Recovery is a process. It is not a Band-Aid, or a quick fix, or a magic pill. Recovery is a journey that you set out upon, not knowing where it will lead, but ultimately believing that you can only end in a better place than you began. One of the keys to experiencing the best outcome is having the right mindset.
Many people feel especially despondent if they break their sobriety and give in to their addiction. While it is understandable how that can be upsetting, it is always important to remember that recovery will always give you another chance.
Negative thoughts and attitudes will do nothing to pull you back up, so it is important to remember to tackle your addiction with a positive outlook. If you relapse, it does not mean the end of your recovery period. Instead, it is a stepping stone to recommit yourself to the process even more than before and understand what happened that made you misstep in the first place.
You chose to become sober for a reason, and you need to remember that reason in order to remain motivated and committed to this arduous task. When times are tough, focus on the reasons why you wanted to change. Whether it’s your family, your career, your health, or any other factor, keep the reasons in your mind so it’s easier to stay on course.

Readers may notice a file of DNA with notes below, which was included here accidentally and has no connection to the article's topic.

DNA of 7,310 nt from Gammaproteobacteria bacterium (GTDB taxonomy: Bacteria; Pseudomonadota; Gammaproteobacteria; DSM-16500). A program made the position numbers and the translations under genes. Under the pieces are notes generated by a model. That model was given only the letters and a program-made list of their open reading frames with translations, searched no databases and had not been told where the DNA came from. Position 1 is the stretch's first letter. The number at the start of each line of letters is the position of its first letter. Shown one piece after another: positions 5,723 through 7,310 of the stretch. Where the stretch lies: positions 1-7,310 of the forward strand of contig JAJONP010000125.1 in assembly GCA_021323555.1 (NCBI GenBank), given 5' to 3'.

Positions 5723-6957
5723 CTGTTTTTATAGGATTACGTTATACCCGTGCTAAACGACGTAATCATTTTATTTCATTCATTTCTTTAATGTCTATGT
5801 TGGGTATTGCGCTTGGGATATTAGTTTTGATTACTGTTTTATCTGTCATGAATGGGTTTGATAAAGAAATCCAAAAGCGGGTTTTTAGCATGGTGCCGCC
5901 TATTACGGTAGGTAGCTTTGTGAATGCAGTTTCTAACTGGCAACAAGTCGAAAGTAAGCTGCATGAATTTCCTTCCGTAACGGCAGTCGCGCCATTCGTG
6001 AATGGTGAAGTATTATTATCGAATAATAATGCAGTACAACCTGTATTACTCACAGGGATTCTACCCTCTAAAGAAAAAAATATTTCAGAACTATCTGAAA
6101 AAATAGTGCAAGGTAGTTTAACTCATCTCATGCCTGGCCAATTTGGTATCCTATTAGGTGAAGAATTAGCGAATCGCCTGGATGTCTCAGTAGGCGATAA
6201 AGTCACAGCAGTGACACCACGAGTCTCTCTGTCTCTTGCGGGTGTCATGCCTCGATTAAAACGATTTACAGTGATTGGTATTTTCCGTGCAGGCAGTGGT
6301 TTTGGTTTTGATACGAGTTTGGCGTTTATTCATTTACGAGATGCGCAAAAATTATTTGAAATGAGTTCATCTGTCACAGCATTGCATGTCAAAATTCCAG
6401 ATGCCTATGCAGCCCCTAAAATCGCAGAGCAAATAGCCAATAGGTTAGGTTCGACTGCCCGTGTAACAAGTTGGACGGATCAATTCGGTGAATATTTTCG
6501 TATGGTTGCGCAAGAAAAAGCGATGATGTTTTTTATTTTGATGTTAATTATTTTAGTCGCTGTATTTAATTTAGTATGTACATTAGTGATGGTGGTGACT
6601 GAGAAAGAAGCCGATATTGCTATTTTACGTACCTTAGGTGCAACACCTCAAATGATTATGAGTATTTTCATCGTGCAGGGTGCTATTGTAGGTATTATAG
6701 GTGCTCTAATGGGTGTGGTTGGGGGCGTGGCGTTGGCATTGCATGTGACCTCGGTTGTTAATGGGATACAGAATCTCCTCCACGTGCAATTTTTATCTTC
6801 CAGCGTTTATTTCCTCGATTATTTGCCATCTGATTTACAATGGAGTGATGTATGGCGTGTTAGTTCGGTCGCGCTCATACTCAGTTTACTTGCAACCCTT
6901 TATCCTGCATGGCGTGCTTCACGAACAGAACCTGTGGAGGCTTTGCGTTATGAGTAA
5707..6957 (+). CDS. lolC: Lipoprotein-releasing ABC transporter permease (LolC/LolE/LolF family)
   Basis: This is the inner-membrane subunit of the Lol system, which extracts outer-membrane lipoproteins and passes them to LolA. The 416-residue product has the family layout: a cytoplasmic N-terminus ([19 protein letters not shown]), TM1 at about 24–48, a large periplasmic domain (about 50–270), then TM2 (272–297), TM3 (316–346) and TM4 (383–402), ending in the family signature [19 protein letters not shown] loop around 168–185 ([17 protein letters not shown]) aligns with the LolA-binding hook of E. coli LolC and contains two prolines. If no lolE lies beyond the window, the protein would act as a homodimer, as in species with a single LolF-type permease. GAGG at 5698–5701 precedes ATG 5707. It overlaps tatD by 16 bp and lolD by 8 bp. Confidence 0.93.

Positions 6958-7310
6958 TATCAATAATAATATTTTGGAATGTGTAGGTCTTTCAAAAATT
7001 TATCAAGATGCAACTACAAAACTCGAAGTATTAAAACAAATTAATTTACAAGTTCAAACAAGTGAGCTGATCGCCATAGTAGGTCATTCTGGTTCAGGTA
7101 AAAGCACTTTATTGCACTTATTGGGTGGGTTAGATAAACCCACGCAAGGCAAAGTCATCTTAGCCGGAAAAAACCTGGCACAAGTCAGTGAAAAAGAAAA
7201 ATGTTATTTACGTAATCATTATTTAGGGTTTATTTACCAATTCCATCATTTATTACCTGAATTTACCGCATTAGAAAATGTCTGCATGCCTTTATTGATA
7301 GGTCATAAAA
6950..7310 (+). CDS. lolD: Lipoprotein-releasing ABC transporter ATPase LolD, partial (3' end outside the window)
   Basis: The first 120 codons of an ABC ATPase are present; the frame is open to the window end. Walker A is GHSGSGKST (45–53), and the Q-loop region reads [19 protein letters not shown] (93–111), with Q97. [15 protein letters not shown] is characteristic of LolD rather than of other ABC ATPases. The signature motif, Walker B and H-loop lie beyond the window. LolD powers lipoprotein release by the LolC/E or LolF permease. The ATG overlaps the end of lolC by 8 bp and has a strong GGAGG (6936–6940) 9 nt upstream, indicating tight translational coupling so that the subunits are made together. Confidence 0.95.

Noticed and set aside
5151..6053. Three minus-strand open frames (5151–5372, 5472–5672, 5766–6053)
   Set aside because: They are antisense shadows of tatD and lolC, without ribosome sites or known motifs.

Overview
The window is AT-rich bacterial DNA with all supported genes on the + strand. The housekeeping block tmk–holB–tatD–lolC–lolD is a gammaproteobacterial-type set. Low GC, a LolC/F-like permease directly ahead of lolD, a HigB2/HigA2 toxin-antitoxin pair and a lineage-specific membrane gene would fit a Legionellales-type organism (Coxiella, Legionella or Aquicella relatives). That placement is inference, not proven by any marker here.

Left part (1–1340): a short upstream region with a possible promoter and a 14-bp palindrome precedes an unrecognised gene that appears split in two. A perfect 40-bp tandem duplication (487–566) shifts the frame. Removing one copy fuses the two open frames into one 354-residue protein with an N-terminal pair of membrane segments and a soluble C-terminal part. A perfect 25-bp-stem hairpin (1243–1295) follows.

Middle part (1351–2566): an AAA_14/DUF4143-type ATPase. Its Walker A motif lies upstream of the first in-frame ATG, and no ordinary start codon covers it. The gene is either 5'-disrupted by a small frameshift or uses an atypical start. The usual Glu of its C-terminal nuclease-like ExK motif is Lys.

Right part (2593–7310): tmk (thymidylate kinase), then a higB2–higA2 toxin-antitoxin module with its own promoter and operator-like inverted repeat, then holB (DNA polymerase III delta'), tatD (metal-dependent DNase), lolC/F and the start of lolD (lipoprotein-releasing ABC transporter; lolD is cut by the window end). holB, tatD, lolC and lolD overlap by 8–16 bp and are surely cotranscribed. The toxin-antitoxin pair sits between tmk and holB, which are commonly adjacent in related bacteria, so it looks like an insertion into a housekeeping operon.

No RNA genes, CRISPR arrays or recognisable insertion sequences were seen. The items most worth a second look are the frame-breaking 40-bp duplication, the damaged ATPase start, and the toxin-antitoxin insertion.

Addiction can cause feelings of deep-seated shame and guilt. You may feel like you let your loved ones down. You can also feel alone, because nobody could understand why you made the choices you did in the past. Don’t let these negative feelings prevent you from achieving the sobriety you deserve. Instead, reach out to get the support you need to continue on your journey to lifelong sobriety.
You have a wonderful community of positive support around you. From the internet, to treatment facilities, to sober living options, there is an entire world of people out there who want your goal of a sober lifestyle to succeed and cannot wait to help make that happen.
Remember, you are the most important catalyst in all of this, but there are a great deal of resources and other people out there to help aid in your recovery.
When making an overwhelming change such as quitting alcohol or drugs, you need to tackle it in chunks. Set little goals instead of focusing on the whole picture. Often this means deciding that today you will say “no” to addiction and “yes” to a life worth living and sharing.
When you take it one day at a time, you’re giving yourself the opportunity to enjoy your sobriety without worrying about tomorrow, next month, or five years from now. All of those timeframes are made up of the same increments of time: one day. By taking it one day at a time, you’ll build upon your sobriety and eventually look back to years of sober and healthy living.
Posted on April 3rd, 2011 in Blog